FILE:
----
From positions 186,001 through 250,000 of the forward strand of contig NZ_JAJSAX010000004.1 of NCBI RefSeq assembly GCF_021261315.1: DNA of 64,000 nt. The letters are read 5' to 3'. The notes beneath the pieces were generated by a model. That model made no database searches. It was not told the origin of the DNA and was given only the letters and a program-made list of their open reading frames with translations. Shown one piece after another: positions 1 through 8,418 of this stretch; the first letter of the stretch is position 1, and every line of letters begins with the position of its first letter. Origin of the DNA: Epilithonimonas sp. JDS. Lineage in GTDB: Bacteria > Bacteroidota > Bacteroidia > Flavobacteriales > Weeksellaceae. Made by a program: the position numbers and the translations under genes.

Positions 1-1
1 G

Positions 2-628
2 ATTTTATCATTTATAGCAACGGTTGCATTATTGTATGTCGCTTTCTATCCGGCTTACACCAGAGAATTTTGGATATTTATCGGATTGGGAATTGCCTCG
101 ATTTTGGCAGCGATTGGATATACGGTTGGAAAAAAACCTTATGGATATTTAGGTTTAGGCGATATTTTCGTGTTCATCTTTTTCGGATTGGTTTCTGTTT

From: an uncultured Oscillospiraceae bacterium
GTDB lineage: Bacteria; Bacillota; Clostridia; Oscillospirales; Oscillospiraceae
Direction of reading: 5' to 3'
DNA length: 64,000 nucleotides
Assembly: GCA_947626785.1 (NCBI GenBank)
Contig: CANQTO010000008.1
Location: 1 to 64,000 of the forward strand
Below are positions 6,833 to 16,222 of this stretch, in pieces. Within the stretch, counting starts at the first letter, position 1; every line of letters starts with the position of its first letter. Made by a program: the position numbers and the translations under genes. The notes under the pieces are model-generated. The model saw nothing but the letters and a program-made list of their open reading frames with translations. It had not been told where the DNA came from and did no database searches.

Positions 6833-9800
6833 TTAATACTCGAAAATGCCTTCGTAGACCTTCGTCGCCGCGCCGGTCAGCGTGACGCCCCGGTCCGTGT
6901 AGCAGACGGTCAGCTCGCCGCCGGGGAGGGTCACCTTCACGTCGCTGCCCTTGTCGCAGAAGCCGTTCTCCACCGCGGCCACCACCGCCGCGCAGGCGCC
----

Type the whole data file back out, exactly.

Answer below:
From positions 186,001 through 250,000 of the forward strand of contig NZ_JAJSAX010000004.1 of NCBI RefSeq assembly GCF_021261315.1: DNA of 64,000 nt. The letters are read 5' to 3'. The notes beneath the pieces were generated by a model. That model made no database searches. It was not told the origin of the DNA and was given only the letters and a program-made list of their open reading frames with translations. Shown one piece after another: positions 1 through 8,418 of this stretch; the first letter of the stretch is position 1, and every line of letters begins with the position of its first letter. Origin of the DNA: Epilithonimonas sp. JDS. Lineage in GTDB: Bacteria > Bacteroidota > Bacteroidia > Flavobacteriales > Weeksellaceae. Made by a program: the position numbers and the translations under genes.

Positions 1-1
1 G

Positions 2-628
2 ATTTTATCATTTATAGCAACGGTTGCATTATTGTATGTCGCTTTCTATCCGGCTTACACCAGAGAATTTTGGATATTTATCGGATTGGGAATTGCCTCG
101 ATTTTGGCAGCGATTGGATATACGGTTGGAAAAAAACCTTATGGATATTTAGGTTTAGGCGATATTTTCGTGTTCATCTTTTTCGGATTGGTTTCTGTTT

From: an uncultured Oscillospiraceae bacterium
GTDB lineage: Bacteria; Bacillota; Clostridia; Oscillospirales; Oscillospiraceae
Direction of reading: 5' to 3'
DNA length: 64,000 nucleotides
Assembly: GCA_947626785.1 (NCBI GenBank)
Contig: CANQTO010000008.1
Location: 1 to 64,000 of the forward strand
Below are positions 6,833 to 16,222 of this stretch, in pieces. Within the stretch, counting starts at the first letter, position 1; every line of letters starts with the position of its first letter. Made by a program: the position numbers and the translations under genes. The notes under the pieces are model-generated. The model saw nothing but the letters and a program-made list of their open reading frames with translations. It had not been told where the DNA came from and did no database searches.

Positions 6833-9800
6833 TTAATACTCGAAAATGCCTTCGTAGACCTTCGTCGCCGCGCCGGTCAGCGTGACGCCCCGGTCCGTGT
6901 AGCAGACGGTCAGCTCGCCGCCGGGGAGGGTCACCTTCACGTCGCTGCCCTTGTCGCAGAAGCCGTTCTCCACCGCGGCCACCACCGCCGCGCAGGCGCC